Wisden rates Gilchrist the fastest scorer ever
Adam Gilchrist is the fastest Test runscorer of all time, according to historic scientific research in the new edition of Wisden Cricketers' Almanack Australia. It is the first serious undertaking ever attempted to calculate the batting strike rates of every Test cricketer since 1877. The full list - the Hurricane Hundred - is published in the 2004-05 edition of Wisden Australia, which comes out on November 3.
Gilchrist comfortably tops the chart with a strike rate of 81.9 runs per 100 balls. In second place is Kapil Dev. Today's heavier bats, smaller boundaries and buccaneering approach to batting are reflected in the fact that 30 of the fastest 100 are current players. Four of them make the top 10: Gilchrist, Virender Sehwag of India (fifth), England's Andrew Flintoff (sixth) and Sri Lanka's Sanath Jayasuriya (ninth). Matthew Hayden and Darren Lehmann rank 11th and 15th respectively.
But despite the advantages of modern-day batsmen, an intriguing mix of dashers from yesteryear also figure prominently. Maurice Tate, the England allrounder of the 1920s and '30s, is the third-fastest batsman. The swashbuckling South African Jimmy Sinclair, who debuted in 1896, ranks fourth. In eighth place is the legendary Australian strokemaker Victor Trumper, who hummed along at nearly 68 runs per 100 balls. Don Bradman, cricket's most prodigious batsman, rates as the 16th-fastest.
The Hurricane Hundred encompasses batsmen who scored at least 1000 Test runs. If that minimum qualification is stripped away, then the speediest of them all - faster even than Gilchrist - was Gilbert Jessop, the bludgeoning Englishman of the early 20th century, who scored at a bewildering 112 runs per 100 balls.
"It is fair to say that Gilchrist, taking both batting average and scoring speed into account, is the most dynamic batsman the game has ever seen," says Charles Davis, the Melbourne-based cricket scientist who conducted the research. "One advantage he has, as with Viv Richards, is that he plays in a supremely dominant side. But even when he is exposed to predicaments demanding fierce resistance, his response is invariably aggressive."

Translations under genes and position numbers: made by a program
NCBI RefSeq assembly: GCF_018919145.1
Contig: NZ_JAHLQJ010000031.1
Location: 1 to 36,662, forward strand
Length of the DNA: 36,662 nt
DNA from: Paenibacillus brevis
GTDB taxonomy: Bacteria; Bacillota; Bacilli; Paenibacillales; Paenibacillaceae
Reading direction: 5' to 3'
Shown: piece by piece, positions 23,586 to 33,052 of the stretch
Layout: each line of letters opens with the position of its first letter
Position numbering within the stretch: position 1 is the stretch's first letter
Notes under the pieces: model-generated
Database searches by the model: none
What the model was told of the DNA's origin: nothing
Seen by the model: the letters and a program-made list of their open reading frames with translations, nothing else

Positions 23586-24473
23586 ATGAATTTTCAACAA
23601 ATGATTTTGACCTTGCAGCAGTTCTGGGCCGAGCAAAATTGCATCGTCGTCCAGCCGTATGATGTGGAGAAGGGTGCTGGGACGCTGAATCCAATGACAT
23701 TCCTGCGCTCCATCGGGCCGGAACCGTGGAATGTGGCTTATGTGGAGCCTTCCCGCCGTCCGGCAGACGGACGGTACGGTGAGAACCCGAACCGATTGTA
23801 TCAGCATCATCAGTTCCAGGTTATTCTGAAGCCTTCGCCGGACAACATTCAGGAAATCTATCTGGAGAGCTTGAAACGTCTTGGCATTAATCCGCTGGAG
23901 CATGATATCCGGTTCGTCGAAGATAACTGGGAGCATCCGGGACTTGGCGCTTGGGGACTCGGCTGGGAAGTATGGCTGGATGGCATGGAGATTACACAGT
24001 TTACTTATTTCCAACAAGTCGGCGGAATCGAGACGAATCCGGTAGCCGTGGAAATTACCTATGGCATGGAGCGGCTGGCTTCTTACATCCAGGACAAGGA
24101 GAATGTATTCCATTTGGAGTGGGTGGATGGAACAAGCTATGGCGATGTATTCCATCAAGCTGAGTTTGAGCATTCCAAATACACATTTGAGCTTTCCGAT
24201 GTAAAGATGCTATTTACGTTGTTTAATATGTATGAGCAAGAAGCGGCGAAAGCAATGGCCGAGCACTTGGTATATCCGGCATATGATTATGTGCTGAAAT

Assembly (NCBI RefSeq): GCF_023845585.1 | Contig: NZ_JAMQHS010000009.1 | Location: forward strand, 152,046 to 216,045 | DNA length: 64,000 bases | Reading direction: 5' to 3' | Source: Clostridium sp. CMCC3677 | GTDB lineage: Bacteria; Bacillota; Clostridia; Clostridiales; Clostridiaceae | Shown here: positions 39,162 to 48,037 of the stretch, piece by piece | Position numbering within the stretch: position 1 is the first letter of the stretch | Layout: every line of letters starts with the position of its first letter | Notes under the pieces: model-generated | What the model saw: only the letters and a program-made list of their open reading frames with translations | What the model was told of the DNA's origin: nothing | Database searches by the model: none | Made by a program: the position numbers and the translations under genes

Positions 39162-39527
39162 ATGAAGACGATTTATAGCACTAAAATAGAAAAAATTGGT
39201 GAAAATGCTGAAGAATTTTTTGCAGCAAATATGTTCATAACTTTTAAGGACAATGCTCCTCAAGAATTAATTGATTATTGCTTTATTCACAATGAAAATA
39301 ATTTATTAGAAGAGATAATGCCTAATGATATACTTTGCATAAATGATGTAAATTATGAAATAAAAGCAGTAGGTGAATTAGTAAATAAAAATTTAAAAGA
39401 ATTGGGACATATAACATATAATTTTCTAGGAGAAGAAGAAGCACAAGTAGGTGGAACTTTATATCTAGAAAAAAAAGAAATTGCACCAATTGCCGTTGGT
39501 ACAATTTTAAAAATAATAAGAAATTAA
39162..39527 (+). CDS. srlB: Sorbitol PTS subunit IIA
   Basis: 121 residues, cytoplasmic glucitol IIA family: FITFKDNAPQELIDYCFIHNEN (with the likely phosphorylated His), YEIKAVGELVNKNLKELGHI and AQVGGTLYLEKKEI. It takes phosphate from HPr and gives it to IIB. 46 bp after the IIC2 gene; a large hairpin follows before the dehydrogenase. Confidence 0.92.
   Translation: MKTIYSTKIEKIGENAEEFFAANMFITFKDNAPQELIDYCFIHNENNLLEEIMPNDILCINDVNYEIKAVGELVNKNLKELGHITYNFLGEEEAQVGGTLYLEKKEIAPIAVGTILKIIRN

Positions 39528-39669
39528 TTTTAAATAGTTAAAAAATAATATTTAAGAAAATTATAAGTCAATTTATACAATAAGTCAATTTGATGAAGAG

Until now, the strike rates of batsmen through the ages have remained a mystery. Balls faced were recorded irregularly - or not at all - until as recently as the mid-1980s. The Hurricane Hundred is the product of countless hours of detective work and slogging through old scorebooks and match reports. Where the number of balls a batsman faced in an innings is not available, Davis has made a near-precise estimate by taking into account the number of minutes batted and the prevailing over-rate that day.
"This research invites us to reassess cricket's past, to see
the giants of batting in a new and revealing light," says Christian
Ryan, the editor of Wisden Australia. "We always suspected Victor Trumper was something special, but we
had to rely on hearsay and imagination and romanticised eyewitness
accounts. Now we have hard scientific evidence."
Wisden Cricketers' Almanack Australia 2004-05 is published on November 3. To order a copy from Cricshop, click here.